He died on July 23rd, 1885, at the age of sixty-three; and at his grave the North and the South stood side by side in friendship, and the great captains of opposing armies walked shoulder to shoulder, bearing his body to its final rest on the bank of the Hudson River. The world knew his faults, his mistakes, and his weaknesses; but they were all forgotten in the memory of his great deeds as a warrior, and of his gentleness, modesty, candor, and purity as a man. Since then it becomes increasingly more evident that he is to take [Pg 6600] his place as one of three or four figures of the first class in our national history. He was a man of action, and his deeds were of the kind which mark epochs in history.

Hamlin Garland


From 'Personal Memoirs of U. S. Grant.' Copyright by Ulysses S. Grant, and reprinted by permission of the family of General Grant

In June 1821 my father, Jesse R. Grant, married Hannah Simpson. I was born on the 27th of April, 1822, at Point Pleasant, Clermont County, Ohio. In the fall of 1823 we moved to Georgetown, the county seat of Brown, the adjoining county east. This place remained my home until at the age of seventeen, in 1839, I went to West Point.

The schools at the time of which I write were very indifferent. There were no free schools, and none in which the scholars were classified. They were all supported by subscription, and a single teacher—who was often a man or a woman incapable of teaching much, even if they imparted all they knew—would have thirty or forty scholars, male and female, from the infant learning the A B C's up to the young lady of eighteen and the boy of twenty, studying the highest branches taught—the three R's, "Reading, 'Riting, and 'Rithmetic." I never saw an algebra or other mathematical work higher than the arithmetic, in Georgetown, until after I was appointed to West Point. I then bought a work on algebra, in Cincinnati; but having no teacher, it was Greek to me.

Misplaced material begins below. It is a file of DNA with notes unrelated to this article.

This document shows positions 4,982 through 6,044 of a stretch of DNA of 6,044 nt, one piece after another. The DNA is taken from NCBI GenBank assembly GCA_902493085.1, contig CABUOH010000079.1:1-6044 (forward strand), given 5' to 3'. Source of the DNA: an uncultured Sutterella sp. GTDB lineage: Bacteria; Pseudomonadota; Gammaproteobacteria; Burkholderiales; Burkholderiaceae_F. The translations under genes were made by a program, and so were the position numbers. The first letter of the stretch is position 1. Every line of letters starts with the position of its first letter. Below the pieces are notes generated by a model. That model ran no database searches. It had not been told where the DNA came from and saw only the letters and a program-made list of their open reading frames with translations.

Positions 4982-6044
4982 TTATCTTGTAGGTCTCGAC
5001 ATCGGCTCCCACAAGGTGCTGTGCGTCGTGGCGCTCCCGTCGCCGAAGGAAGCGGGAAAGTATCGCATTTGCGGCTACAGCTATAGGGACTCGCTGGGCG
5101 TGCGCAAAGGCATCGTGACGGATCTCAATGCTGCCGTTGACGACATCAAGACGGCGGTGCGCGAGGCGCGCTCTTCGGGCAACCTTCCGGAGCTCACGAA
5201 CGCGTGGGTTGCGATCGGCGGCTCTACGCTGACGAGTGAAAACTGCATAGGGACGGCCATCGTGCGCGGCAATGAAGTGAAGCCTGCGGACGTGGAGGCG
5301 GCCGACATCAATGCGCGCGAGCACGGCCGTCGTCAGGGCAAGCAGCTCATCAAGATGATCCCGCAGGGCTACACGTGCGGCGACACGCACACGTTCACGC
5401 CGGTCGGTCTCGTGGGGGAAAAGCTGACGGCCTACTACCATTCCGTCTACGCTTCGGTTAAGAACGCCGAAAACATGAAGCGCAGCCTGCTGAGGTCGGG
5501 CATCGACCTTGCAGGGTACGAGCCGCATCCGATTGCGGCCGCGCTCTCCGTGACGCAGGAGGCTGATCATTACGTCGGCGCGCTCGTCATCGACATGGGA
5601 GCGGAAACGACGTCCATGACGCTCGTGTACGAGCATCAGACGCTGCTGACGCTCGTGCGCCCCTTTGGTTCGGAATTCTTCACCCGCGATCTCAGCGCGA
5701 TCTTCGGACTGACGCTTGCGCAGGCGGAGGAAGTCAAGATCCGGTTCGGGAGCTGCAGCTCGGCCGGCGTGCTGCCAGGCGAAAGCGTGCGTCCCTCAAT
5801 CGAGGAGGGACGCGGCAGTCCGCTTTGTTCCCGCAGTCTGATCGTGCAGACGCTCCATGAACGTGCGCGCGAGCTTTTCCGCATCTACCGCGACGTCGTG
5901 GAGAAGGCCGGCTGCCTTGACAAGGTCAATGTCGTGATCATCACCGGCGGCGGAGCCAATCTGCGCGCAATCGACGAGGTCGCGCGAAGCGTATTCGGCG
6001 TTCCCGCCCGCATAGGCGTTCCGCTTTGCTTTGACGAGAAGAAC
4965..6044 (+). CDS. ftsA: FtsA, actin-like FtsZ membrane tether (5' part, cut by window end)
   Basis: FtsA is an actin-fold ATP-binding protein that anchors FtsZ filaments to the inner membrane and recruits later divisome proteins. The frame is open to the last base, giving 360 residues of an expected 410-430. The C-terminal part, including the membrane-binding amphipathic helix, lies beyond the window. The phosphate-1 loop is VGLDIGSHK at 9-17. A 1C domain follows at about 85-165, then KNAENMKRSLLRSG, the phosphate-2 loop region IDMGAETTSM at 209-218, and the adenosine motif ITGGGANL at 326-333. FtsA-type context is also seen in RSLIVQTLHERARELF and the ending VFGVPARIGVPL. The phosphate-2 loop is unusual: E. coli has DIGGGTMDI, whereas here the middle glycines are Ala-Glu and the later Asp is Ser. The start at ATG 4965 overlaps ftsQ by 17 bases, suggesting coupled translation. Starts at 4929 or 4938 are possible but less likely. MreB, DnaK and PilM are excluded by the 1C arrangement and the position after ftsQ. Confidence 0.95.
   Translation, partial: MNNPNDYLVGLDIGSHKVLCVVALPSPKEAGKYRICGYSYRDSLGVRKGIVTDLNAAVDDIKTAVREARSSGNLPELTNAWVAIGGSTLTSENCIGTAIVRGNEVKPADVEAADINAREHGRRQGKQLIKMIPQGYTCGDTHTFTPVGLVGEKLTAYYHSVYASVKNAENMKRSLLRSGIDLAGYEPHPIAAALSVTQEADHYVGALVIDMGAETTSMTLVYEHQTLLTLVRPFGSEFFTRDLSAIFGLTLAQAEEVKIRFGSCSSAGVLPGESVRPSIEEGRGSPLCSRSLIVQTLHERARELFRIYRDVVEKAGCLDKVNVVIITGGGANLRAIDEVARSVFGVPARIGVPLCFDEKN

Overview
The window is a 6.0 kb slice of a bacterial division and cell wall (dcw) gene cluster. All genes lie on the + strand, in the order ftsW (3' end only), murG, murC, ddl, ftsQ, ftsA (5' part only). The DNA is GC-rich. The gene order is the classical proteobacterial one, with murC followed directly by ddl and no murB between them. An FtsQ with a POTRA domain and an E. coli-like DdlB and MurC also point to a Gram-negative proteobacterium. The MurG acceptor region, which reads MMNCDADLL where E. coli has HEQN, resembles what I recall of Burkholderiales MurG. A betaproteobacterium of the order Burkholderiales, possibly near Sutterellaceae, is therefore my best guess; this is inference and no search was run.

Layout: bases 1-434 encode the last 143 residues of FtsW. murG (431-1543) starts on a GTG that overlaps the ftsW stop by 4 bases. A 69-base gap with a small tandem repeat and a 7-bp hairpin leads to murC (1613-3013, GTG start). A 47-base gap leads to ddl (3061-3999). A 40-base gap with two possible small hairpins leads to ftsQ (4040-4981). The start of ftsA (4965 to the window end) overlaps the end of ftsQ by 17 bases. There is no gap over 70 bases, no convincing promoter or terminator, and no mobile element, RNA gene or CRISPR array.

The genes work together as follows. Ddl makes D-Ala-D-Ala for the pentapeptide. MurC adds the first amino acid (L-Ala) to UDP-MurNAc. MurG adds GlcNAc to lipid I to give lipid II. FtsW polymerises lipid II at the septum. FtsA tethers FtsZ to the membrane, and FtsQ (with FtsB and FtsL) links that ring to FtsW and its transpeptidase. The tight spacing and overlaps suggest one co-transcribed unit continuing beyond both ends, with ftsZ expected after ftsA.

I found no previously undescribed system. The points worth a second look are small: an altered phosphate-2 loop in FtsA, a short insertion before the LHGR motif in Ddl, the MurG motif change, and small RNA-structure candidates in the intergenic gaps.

My life in Georgetown was uneventful. From the age of five or six until seventeen, I attended the subscription schools of the village, except during the winters of 1836-7 and 1838-9. The former period was spent in Maysville, Kentucky, attending the school of Richardson and Rand; the latter in Ripley, Ohio, at a private school. I was not studious in habit, and probably did not make progress enough to compensate for the outlay for board and tuition. At all events, both winters were spent in going [Pg 6601] over the same old arithmetic which I knew every word of before, and repeating, "A noun is the name of a thing," which I had also heard my Georgetown teachers repeat until I had come to believe it—but I cast no reflections upon my old teacher Richardson. He turned out bright scholars from his school, many of whom have filled conspicuous places in the service of their States. Two of my contemporaries there—who I believe never attended any other institution of learning—have held seats in Congress, and one, if not both, other high offices; these are Wadsworth and Brewster.